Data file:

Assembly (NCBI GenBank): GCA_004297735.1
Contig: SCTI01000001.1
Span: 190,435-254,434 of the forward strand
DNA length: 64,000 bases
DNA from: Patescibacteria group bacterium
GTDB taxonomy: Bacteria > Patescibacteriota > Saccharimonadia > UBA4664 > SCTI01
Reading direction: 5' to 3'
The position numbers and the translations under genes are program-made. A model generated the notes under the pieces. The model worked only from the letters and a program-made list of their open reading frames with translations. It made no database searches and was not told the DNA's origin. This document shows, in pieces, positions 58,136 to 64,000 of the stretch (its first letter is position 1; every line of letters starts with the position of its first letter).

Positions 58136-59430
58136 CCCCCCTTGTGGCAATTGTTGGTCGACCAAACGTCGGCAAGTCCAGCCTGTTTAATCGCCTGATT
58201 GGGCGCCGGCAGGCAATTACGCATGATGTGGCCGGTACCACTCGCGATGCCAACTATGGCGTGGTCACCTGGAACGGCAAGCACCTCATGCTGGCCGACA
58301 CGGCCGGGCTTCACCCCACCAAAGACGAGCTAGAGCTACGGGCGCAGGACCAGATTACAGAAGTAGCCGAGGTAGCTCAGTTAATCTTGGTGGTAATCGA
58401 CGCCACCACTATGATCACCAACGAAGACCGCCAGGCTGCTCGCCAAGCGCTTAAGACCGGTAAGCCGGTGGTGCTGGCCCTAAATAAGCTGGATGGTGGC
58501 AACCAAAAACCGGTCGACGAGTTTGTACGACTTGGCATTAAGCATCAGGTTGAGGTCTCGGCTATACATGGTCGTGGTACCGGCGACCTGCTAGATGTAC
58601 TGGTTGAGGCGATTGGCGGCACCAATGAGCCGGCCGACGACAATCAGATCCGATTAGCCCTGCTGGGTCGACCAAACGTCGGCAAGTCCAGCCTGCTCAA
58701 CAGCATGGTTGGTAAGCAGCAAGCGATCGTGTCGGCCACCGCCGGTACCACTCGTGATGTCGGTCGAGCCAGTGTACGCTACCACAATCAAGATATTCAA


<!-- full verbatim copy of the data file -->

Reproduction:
Assembly (NCBI GenBank): GCA_004297735.1
Contig: SCTI01000001.1
Span: 190,435-254,434 of the forward strand
DNA length: 64,000 bases
DNA from: Patescibacteria group bacterium
GTDB taxonomy: Bacteria > Patescibacteriota > Saccharimonadia > UBA4664 > SCTI01
Reading direction: 5' to 3'
The position numbers and the translations under genes are program-made. A model generated the notes under the pieces. The model worked only from the letters and a program-made list of their open reading frames with translations. It made no database searches and was not told the DNA's origin. This document shows, in pieces, positions 58,136 to 64,000 of the stretch (its first letter is position 1; every line of letters starts with the position of its first letter).

Positions 58136-59430
58136 CCCCCCTTGTGGCAATTGTTGGTCGACCAAACGTCGGCAAGTCCAGCCTGTTTAATCGCCTGATT
58201 GGGCGCCGGCAGGCAATTACGCATGATGTGGCCGGTACCACTCGCGATGCCAACTATGGCGTGGTCACCTGGAACGGCAAGCACCTCATGCTGGCCGACA
58301 CGGCCGGGCTTCACCCCACCAAAGACGAGCTAGAGCTACGGGCGCAGGACCAGATTACAGAAGTAGCCGAGGTAGCTCAGTTAATCTTGGTGGTAATCGA
58401 CGCCACCACTATGATCACCAACGAAGACCGCCAGGCTGCTCGCCAAGCGCTTAAGACCGGTAAGCCGGTGGTGCTGGCCCTAAATAAGCTGGATGGTGGC
58501 AACCAAAAACCGGTCGACGAGTTTGTACGACTTGGCATTAAGCATCAGGTTGAGGTCTCGGCTATACATGGTCGTGGTACCGGCGACCTGCTAGATGTAC
58601 TGGTTGAGGCGATTGGCGGCACCAATGAGCCGGCCGACGACAATCAGATCCGATTAGCCCTGCTGGGTCGACCAAACGTCGGCAAGTCCAGCCTGCTCAA
58701 CAGCATGGTTGGTAAGCAGCAAGCGATCGTGTCGGCCACCGCCGGTACCACTCGTGATGTCGGTCGAGCCAGTGTACGCTACCACAATCAAGATATTCAA